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Pakistan’s relations with Afghanistan and India By Ansar Mahmood Bhatti

The Chief of the Army Staff (COAS), General Raheel Sharif, on Sept 29, 2015 while speaking at Asia Security Conference in the German city of Munich said the perpetual instability in Afghanistan had telling effects on the region adding despite hurdles, peace and reconciliation were of vital importance for a larger settlement in Afghanistan.The COAS also highlighted that instability within and without had deeply affected the socio-economic climate in Pakistan. He said the current approaches to restore stability within Pakistan had opened up economic opportunities for the country and the region. He certainly had a point when he categorically stated that some practical steps were required to manage the Pak-Afghan borders for gainful conclusion of the military operation Zarb-e-Azb.

There is no doubt that peaceful Afghanistan could open regional connectivity and the China-Pakistan Economic Corridor (CPEC) benefits could be shared. More or less, Prime Minister Nawaz Sharif also expressed similar views when he addressed the UN General Assembly on Sept 30. The Prime Minister focused much on easing of tensions in the region laying emphasis on solution of all dissenting issues through peaceful means and a meaningful dialogue.

Army Chief’s statement in Munich and PM Nawaz address in the UNGA are a clear manifestation of complete harmony and unanimity of thoughts between the military establishment and the political leadership of Pakistan when it comes to resolution of outstanding issues and Pakistan’s relations with the neighboring countries in particular. While on Indian and Afghanistan side, it seems as if both the political leadership and the military establishment are poles apart when it comes to relations with Pakistan. In Ufa, both Prime Minister Nawaz Sharif and Narendra Modi resolved to work strenuously for peace especially at borders. Pakistan very well guarded its vow made in Ufa and never allowed any border violations but India as a matter of fact intensified cross border violations killing a number of innocent Pakistani citizens.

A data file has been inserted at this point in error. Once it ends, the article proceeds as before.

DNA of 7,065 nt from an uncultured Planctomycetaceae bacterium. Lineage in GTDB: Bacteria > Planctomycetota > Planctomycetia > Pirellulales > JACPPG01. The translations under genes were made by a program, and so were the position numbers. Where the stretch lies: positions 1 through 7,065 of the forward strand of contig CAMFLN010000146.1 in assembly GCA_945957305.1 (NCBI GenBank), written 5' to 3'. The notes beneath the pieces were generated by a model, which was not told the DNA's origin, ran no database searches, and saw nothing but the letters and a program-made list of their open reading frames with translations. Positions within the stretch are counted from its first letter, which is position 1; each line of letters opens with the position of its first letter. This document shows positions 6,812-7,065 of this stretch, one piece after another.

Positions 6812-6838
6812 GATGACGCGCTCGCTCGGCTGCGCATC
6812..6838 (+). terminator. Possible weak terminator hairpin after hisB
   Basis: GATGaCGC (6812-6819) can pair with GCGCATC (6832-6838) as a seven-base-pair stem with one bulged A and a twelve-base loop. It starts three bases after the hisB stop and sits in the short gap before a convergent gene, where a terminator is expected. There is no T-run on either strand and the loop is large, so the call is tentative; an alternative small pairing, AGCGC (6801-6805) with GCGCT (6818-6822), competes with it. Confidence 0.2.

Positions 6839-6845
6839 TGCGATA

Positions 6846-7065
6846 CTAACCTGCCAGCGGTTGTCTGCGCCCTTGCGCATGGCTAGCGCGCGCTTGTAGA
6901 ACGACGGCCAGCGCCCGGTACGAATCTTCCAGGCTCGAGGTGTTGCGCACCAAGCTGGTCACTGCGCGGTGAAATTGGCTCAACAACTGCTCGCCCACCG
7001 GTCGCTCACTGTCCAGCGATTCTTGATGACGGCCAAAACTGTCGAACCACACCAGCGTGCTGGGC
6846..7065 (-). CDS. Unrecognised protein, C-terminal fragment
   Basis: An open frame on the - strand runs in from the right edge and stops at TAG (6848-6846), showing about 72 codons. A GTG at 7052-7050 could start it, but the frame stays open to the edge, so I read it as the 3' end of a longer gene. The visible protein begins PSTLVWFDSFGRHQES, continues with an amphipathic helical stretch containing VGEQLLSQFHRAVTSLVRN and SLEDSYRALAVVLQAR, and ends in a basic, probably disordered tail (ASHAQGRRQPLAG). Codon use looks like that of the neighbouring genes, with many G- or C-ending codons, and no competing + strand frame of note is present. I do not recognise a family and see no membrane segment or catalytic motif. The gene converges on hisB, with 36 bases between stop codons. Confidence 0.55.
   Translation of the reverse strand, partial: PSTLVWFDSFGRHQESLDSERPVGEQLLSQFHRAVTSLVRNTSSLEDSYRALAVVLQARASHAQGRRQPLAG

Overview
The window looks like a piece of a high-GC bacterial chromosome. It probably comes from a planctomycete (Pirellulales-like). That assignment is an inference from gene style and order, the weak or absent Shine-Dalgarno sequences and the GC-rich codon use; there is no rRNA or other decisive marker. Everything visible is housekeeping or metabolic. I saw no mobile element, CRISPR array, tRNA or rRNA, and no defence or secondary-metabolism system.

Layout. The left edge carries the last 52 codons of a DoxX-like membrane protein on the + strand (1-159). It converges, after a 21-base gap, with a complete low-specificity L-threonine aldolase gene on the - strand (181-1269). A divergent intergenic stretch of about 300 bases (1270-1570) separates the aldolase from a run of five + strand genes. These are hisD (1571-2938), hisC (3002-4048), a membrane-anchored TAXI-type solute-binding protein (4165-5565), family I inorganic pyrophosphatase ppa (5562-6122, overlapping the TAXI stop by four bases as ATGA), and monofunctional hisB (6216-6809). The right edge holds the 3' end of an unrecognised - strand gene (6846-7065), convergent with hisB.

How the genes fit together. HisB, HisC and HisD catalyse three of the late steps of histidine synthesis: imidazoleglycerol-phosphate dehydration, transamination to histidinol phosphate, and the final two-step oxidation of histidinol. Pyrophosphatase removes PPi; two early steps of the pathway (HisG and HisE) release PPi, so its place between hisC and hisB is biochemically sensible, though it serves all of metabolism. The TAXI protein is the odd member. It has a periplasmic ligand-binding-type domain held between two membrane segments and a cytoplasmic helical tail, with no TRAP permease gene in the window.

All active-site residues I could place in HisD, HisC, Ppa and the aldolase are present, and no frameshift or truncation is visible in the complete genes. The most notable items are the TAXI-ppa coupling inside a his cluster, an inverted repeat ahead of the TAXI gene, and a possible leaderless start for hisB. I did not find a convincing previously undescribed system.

This implies that there may be a wide disconnect between the Indian political leadership and the Indian military establishment. From the face of it, the Indian military establishment is not ready to follow and honour commitments of the political leadership that it makes at various forums such as Ufa. Peace between Pakistan and India may not be achieved until and unless the Indian political leadership learns to assert its authority. Pakistani leadership too needs to engage the arch rivals in a meaningful dialogue by addressing their concerns, in order for a lasting peace in the region for it always take two to make a clap.

As regards our relations with Afghanistan, situation appears quite interesting and intriguing as well. In Afghanistan virtually there are two parallel governments at work one spearheaded by President Ashraf Ghani and another by Chief Executive Abdullah Abdullah. While President Ashraf Ghani may have a genuine desire to have friendly relations with Pakistan, Abdullah Abdullah appears to have adopted a diametrically opposite approach. Abdullah Abdullah’s excessive inclination towards India is perhaps the main stumbling block for normalization of relations between Pakistan and Afghanistan.

The Afghan chief executive wishes to drag India in every project in which Afghanistan is a partner. For example, CASA 1000 energy project is now in the final stages of its completion. Tajikistan, Pakistan and Afghanistan are partners in this project. Pakistan and Afghanistan will benefit from Tajik energy as partners. A transmission line that will start from the Tajik capital Dushanbe, shall reach Peshawar via Afghanistan. The project is due to complete in 2018. Now, when everything regarding this project has been finalized, Abdullah Abdullah has suddenly came up with a demand that India should also be made part of this project– a demand that took all stakeholders by sheer surprise.

With these postures, the goal of friendly relations will remain elusive. All the three countries hold key to peace and stability in the region and if they continue fighting with one another then unfortunately peace in the region shall remain a distant dream. The political leaderships of these countries need to put their house in order so that it becomes next to impossible for the vested interests, either internal or external, to exploit and use them for their ulterior motives.

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